The summer of 2020 lured out many first-time hikers

Fewer and fewer Norwegians are interested in hiking off the marked mountain trails, according to researchers from the Norwegian Institute for Nature Research.

The number of Norwegians hiking in the mountains increased sharply in 2020, according to the Norwegian Institute for Nature Research (NINA).

A lot of speculation preceded their recent survey, and some people projected that the mountains would be practically overrun by tourists.

In an article in UTMARK – tidsskrift for utmarksforskning, the researchers shed light on how the first pandemic summer in the mountains actually turned out.

Hiking was a popular first-time activity

To form a picture, researchers looked at who and how many tourists visited the mountains Besseggen in Jotunheimen and Falkeriset in Rauland south of the Hardangervidda.

Hiking in the mountains was the activity that the most people reported doing for the first time in 2020.

NINA’s data is taken from a survey conducted by Norsk Friluftsliv (The Norwegian Association for Outdoor Organisations) and the market research company Ipsos. The numbers were based on a representative sample of the Norwegian population over the age of 18.

Fewer people than expected

In 2020, reported on the ground from Besseggen (in Norwegian).

According to one survey, 170 000 Norwegians had plans to go to Besseggen. But the actual mood of the people showed quite a different picture.

“There are hardly any people here! The propaganda of fear reporting that the mountains are full of people doesn’t match reality,” said host Marius Haugaløkken at the Gjendesheim tourist hut.

Decline in foreign tourists – as expected

In the NINA article, the authors were particularly interested in how people’s hiking habits and expectations in the mountains were changing.

Both Besseggen and Falkerisen experienced a large decrease in the number of foreign tourists compared to previous years.

However, the total number of tourists varied greatly between the two locations. The number of tourists visiting Besseggen declined by about 28 percent. At Falkeriset it was the opposite, with a 32 percent increase in the number of visitors.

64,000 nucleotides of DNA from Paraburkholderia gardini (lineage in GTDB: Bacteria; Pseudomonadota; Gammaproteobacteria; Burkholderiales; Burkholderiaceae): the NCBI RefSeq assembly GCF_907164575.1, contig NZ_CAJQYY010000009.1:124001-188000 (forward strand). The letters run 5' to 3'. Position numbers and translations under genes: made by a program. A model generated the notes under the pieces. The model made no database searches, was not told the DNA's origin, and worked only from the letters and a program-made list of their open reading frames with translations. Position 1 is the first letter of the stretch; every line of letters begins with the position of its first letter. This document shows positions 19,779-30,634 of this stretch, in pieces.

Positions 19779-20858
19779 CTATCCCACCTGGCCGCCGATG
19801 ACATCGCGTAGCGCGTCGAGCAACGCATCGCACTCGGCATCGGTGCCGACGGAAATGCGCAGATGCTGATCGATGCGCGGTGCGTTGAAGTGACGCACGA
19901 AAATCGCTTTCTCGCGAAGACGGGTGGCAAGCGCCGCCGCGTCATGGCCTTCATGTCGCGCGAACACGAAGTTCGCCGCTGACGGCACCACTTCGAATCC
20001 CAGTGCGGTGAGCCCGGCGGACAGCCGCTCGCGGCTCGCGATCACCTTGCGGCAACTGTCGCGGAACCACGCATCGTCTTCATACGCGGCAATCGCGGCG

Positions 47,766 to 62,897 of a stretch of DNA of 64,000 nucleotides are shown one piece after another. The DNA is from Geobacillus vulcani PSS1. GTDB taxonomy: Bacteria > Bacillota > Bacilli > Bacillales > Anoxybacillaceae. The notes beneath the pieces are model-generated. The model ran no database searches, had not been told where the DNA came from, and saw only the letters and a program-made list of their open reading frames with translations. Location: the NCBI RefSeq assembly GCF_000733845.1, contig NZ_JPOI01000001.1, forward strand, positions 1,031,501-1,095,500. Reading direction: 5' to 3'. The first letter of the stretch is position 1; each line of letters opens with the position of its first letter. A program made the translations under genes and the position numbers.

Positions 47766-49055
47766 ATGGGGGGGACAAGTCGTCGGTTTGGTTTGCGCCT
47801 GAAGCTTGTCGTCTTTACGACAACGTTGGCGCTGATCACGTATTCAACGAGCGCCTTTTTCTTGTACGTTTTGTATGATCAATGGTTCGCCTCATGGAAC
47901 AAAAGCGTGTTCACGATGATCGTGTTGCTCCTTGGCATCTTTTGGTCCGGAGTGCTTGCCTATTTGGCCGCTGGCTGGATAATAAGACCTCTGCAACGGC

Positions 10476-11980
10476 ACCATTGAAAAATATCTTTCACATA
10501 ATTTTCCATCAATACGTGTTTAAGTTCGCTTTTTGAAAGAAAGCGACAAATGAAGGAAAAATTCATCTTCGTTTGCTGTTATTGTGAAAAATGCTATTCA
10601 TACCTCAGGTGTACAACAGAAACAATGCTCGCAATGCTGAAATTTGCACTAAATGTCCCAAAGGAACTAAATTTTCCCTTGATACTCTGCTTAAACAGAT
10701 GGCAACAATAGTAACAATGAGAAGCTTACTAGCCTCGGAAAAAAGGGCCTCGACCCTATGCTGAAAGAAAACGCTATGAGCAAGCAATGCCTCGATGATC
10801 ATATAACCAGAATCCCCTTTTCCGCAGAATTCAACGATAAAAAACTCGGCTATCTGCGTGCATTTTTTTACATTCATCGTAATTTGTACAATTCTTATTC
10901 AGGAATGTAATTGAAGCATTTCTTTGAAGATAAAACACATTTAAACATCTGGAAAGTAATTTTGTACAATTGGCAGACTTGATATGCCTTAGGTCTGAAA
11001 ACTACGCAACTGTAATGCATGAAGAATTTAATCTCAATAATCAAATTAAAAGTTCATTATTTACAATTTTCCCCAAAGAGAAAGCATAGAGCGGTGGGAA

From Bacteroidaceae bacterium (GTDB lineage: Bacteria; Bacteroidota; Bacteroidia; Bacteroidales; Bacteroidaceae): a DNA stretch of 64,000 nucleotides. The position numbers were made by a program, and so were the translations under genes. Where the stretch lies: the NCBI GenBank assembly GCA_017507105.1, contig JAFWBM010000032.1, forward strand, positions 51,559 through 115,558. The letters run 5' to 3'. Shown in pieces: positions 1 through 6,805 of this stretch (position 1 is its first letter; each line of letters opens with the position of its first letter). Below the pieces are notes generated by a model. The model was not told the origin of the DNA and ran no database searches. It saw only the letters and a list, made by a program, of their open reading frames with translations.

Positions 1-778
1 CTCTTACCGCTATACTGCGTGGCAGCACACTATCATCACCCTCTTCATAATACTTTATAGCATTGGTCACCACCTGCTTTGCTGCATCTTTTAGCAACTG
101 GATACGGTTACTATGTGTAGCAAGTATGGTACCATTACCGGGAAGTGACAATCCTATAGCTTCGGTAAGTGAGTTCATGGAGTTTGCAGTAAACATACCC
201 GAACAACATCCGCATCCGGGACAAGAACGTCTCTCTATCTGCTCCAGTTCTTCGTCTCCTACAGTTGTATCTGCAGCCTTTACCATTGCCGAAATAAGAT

Both of the tourist attractions showed an increase in the number of Norwegians, even though many foreign tourists were absent.

Besseggen was harder hit since its foreign tourists typically number almost twice as many as come to Falkeriset.

New hiking patterns

The researchers note that Norwegians used nature in a different way in the summer of 2020 and point to the COVID-19 restrictions as the reason.

Overall, the visitors travelled in larger groups, more tourists were first-time visitors, more were beginning hikers and many wanted to seek out tourist attractions.

The larger groups might have been related to more people staying at mountain cabins with their family and friends, say the researchers.

Norwegians stick to the trails

The researchers wondered whether more first-timers were influencing mountain tourism. In the article, they point out that the majority of Norwegian tourists keep to the marked trails when they hike.

The number of trail hikers increased from 81 percent in 2017 to 88 percent in 2020 at Falkeriset. At Besseggen, almost everyone walked along the marked trails.

The researchers also write that Norwegians seek other things in nature than they did a few decades ago.

The interest in trails that include attractions along the way has grown. Fewer people seek out wild areas without well-trodden paths.

Translated by Ingrid Nuse.

Read the Norwegian version of this article on


Selvaag, Sofie Kjendlie., Wold, Line Camilla., Gundersen, Vegard., Keller, Rose., Vistad, Odd Inge (2021). Domestic travel in times of crisis – What happened at nature attractions during the covid-summer of 2020? UTMARK – tidsskrift for utmarksforskning.

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